A full moon rises over the New York skyline above 42nd Street (C), seen from across the Hudson River in Weehawken in this New Jersey April 25, 2013 file photo. New York City is iconic in any weather, but the warm season adds a special flavour to its bustling streets, leafy parks and world-famous skyline. The summer is about to draw to a close, as fall begins in the northern hemisphere with the Autumnal Equinox on September 22. Picture taken April 25, 2013. REUTERS/Gary Hershorn/Files Reuters

The taxi-hailing service Uber is loved by some, loathed by others. They have a history of aggressive driver-recruitment techniques, and their CEO isn’t afraid to publicly squabble with (ex)-customers, but they also offer extremely convenient and sometimes the cheapest car service in town. Now screenshots shared with TechCrunch and Gawker show that the service may have crossed an ethical line when they intentionally disturbed the service of competitors in New York City.

The screenshots show Uber staff “posing as pedestrians” by ordering multiple rides via Gett and cancelling them repeatedly. This would tangle up Gett drivers in fruitless pickups and in turn make customers wait for a ride, prompting them to use Uber instead.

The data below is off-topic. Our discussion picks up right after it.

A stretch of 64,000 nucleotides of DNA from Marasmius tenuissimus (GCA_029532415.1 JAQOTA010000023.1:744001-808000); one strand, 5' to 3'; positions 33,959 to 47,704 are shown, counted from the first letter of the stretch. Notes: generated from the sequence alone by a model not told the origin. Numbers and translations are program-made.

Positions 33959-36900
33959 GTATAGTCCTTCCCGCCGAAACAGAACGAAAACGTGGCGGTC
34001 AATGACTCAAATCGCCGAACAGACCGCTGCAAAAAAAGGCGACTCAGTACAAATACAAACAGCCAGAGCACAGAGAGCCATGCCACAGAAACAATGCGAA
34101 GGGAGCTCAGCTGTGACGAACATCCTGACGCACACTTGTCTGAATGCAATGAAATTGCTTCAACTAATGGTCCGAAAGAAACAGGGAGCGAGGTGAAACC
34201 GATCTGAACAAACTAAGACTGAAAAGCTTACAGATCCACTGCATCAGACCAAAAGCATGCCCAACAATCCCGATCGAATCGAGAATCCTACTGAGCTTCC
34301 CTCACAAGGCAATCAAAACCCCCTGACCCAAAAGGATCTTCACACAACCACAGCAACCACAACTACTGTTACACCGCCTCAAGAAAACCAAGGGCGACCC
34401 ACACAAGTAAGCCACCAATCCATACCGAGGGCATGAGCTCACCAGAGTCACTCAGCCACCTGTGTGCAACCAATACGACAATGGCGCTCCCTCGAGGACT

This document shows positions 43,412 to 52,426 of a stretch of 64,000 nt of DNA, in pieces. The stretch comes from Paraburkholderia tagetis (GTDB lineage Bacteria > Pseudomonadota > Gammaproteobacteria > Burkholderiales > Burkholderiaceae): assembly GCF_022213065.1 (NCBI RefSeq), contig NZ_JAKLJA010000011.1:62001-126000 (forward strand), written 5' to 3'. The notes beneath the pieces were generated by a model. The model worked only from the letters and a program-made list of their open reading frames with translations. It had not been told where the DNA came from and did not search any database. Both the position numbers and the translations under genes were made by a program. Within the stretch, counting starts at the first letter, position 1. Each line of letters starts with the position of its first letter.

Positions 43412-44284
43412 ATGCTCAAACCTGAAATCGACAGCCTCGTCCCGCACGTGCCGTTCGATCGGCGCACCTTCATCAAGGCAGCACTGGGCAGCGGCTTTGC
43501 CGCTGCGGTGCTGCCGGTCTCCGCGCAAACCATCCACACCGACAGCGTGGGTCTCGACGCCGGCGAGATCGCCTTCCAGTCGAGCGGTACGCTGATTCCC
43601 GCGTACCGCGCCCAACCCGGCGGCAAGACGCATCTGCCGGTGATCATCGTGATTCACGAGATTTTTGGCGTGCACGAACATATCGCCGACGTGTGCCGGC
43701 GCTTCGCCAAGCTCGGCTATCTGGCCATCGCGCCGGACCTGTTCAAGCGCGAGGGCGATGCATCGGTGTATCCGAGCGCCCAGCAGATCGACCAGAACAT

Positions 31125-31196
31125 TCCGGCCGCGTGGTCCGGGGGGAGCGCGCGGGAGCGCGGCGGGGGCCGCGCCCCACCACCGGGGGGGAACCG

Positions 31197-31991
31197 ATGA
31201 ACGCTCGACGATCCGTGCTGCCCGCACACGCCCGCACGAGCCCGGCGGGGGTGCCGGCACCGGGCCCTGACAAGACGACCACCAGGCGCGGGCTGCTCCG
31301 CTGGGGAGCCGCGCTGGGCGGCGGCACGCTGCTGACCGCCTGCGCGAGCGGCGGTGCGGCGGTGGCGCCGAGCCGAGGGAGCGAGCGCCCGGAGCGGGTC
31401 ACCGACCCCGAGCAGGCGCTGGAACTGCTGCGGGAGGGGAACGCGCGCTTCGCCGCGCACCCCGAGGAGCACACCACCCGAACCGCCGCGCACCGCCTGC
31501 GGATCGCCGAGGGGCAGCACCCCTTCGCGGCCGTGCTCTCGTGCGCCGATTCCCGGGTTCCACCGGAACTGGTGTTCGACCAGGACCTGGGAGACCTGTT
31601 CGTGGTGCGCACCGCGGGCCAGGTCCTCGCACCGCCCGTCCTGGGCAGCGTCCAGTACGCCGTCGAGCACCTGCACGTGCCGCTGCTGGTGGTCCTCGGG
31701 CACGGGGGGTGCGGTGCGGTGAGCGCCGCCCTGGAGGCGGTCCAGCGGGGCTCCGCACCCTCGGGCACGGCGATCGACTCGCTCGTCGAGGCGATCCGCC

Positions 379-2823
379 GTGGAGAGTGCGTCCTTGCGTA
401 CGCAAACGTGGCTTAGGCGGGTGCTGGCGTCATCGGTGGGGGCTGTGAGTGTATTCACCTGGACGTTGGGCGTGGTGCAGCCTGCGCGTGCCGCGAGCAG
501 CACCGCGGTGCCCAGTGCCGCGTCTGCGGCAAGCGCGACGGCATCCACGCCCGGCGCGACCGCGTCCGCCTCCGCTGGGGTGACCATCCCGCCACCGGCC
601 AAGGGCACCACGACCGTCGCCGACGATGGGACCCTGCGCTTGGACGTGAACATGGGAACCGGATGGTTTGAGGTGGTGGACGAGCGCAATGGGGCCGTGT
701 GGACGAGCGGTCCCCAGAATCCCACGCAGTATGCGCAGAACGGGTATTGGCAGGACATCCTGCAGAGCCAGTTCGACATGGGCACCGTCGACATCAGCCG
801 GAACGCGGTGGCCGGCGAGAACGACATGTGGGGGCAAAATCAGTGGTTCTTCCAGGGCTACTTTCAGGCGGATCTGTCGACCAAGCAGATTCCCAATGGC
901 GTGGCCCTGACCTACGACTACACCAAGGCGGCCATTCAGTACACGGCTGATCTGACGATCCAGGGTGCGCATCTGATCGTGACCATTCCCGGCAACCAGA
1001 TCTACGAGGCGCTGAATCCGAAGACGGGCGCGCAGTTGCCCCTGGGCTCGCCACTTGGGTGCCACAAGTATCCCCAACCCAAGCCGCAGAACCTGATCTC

Gett CEO Jing Herman says in some cases the cancellations didn’t come in until the driver was nearly at the pickup, and that Uber employees ordered and cancelled more than 100 cars over three days last week. Herman likens it to a DDoS (denial-of-service attack) used by groups like Anonymous.

Gawker and TechCrunch also say that after rides were cancelled, Uber staff would text Gett drivers with attempts to recruit them (a customer gets a driver's number when they order via Gett). Uber released a statement on Thursday, saying the method was “likely too aggressive a sales tactic and we regret the team's approach to outreach of these drivers.”

Uber disputed the claim that the orders on Gett were made to disrupt drivers, however, their statement went on to say, “… to be clear there was no time spent by the providers, as the requests were canceled immediately and Uber did pay cancellation fees for these requests.”

Uber’s aggressive recruitment techniques are known in the industry. They offer bonuses to drivers who switch over from rival services and one in one anecdotal case, an Uber employee attempted to recruit a rival driver while riding in her cab by offering her bonuses and deals.

Thirteen Uber employees were involved in the scheme, including Uber’s general manager in New York and operations, logistics and community managers. According to Gawker, Gett is still evaluating whether or not they will consider legal action.